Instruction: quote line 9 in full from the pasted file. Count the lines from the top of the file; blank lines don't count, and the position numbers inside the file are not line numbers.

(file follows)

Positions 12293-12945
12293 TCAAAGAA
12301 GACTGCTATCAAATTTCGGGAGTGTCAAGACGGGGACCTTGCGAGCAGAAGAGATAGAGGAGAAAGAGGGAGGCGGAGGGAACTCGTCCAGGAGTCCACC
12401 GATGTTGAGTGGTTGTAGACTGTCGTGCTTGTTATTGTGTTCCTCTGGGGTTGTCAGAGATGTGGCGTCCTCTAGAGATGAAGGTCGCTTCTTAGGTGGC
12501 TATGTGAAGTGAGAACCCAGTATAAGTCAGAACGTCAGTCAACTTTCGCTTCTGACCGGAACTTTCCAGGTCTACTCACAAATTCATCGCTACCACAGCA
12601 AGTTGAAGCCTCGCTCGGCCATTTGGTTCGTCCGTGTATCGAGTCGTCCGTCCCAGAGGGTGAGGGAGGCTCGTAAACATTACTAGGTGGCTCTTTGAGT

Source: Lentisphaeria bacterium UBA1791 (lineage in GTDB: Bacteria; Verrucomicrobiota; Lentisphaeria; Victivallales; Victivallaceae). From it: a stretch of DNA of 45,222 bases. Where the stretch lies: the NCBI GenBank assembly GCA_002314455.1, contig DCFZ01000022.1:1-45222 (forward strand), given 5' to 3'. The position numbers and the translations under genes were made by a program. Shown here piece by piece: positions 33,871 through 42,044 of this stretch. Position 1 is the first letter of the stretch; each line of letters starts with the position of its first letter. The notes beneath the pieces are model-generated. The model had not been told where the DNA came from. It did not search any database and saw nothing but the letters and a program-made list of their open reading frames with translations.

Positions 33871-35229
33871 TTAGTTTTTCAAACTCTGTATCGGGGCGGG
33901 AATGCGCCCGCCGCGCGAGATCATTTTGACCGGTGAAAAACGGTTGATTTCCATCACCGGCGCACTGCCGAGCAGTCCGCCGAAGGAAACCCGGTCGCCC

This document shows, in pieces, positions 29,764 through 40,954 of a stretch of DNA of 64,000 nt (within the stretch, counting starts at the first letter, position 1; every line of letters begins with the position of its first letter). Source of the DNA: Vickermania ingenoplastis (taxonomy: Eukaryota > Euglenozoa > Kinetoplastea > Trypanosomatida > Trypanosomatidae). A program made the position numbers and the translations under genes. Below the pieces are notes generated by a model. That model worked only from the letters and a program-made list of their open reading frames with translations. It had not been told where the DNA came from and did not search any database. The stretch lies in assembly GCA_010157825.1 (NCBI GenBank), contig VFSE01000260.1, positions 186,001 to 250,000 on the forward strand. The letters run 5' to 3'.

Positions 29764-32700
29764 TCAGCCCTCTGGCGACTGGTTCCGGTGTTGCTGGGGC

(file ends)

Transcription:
33871 TTAGTTTTTCAAACTCTGTATCGGGGCGGG